A long-awaited project to transform heavily traveled Perkins Road from Siegen Lane to Highland Road into a four-lane divided highway with a median is about to take a step forward.

Three designs are on the table to upgrade the section of Perkins Road from a ditch-lined, two-lane road to a four-lane divided roadway with a median. The first design would add a 16-foot-wide median along the whole roadway; the second would build a median that fluctuates between 16 and 30 feet wide; and the third would include a 30-foot-wide median throughout.

But there’s no need to start looking for which side streets will best suit your work commute once construction begins. The meeting is only part of the first phase of the project, which still has to endure an environmental review and seek federal money before an orange cone can touch the asphalt.

“It’s early on,” said Mike Bruce, a principal with Stantec, design consultant for the project. “We haven’t even gotten started.”

Heavy traffic on Perkins Road has consistently been a problem in Baton Rouge.

In 2007, construction began to widen Perkins Road from Siegen Lane to Bluebonnet Boulevard. The project spanned about three years and cost about $30 million.

Bruce predicted that this task could be similar to the last one but said widening Perkins Road from Siegen Lane to Bluebonnet Boulevard was slightly more complex. He said the difficulty this time will be where the widened Perkins Road meets Highland Road.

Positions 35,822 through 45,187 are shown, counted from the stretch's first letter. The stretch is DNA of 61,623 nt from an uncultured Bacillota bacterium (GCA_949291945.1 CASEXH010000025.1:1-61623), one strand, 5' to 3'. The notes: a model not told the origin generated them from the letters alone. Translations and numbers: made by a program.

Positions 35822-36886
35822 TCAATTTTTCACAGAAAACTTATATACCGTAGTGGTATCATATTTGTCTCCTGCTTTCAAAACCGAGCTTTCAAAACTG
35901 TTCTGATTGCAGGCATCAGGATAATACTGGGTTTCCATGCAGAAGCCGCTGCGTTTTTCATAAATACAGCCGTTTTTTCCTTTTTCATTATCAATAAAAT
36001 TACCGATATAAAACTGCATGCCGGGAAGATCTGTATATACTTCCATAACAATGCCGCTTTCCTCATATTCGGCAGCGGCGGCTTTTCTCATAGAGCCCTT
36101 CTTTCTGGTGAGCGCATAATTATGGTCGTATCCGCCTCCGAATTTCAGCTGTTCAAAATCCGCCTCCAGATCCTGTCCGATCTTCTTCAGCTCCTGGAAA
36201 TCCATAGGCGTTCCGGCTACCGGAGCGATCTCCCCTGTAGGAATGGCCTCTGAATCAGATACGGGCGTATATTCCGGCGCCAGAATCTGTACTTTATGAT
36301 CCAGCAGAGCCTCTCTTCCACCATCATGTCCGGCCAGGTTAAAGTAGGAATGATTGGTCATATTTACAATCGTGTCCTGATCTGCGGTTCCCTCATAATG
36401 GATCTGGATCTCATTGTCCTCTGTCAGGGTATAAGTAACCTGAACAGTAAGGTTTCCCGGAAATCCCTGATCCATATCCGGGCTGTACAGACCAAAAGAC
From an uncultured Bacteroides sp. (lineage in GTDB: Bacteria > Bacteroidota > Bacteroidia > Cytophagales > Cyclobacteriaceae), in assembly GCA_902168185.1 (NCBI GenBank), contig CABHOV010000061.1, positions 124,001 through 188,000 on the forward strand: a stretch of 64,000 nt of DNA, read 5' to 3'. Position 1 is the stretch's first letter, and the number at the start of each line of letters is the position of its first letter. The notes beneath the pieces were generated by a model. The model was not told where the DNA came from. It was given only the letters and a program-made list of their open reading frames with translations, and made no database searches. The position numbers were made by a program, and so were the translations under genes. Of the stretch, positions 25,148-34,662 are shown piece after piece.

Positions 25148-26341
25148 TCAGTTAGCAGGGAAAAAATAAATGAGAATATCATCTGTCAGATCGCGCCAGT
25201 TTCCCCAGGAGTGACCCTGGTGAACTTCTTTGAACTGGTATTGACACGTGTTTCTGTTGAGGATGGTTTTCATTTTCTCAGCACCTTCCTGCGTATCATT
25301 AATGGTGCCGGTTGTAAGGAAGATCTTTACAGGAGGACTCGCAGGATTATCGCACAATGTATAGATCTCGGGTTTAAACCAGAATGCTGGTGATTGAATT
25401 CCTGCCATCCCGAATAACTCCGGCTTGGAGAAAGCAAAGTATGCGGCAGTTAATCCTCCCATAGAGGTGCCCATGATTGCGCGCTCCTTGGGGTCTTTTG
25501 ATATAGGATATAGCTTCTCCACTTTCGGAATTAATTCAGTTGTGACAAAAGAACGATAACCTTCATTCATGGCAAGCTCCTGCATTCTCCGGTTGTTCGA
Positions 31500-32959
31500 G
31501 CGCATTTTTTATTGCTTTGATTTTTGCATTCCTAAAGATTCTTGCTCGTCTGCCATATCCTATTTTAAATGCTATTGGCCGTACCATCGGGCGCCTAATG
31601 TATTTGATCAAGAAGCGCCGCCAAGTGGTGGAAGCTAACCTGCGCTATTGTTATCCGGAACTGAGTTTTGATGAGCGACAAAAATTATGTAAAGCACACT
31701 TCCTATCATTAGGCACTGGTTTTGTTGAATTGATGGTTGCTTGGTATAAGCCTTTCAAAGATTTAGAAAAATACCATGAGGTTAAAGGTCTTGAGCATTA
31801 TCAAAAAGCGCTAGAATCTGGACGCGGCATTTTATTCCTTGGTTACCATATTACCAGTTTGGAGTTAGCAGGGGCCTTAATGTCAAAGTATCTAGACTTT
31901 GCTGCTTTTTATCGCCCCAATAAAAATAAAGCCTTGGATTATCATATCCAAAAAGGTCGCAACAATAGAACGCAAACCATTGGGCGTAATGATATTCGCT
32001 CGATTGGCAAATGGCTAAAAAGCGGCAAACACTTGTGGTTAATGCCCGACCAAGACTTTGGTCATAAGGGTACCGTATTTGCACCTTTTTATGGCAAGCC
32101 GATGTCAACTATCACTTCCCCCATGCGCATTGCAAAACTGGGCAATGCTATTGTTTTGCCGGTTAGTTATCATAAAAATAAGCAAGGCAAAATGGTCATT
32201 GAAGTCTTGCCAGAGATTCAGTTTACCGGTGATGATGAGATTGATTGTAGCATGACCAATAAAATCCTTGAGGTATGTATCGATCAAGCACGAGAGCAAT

John Snow, a spokesman for the City-Parish Green Light Plan, said it is too early to predict if the project will force contractors to tear down existing structures. One of the proposed changes is to cover the open ditches in the drainage systems, which Bruce said will add room to widen the road.

“When you drive it, there’s apparently enough room without tearing down anything,” Bruce said.

This is the second meeting that state and city officials are holding to find out what residents think about the changes. The first, held more than a year ago, addressed the part of the project that fits into the City-Parish’s Green Light Plan, which funnels tax money into roadway improvements.

The widening of Perkins Road from Siegen Lane to Pecue Lane is a Green Light project and will be paid in part by local tax dollars. As is custom for Green Light projects, Snow said, designers will consider adding sidewalks to the expanded road.

The widening from Pecue Lane to Highland Road was added into the plans later and is a state project.

The meeting will be from 4 p.m. to 7 p.m. Wednesday at St. George Catholic Church’s Kleinpeter Activity Center Parishioner’s Hall.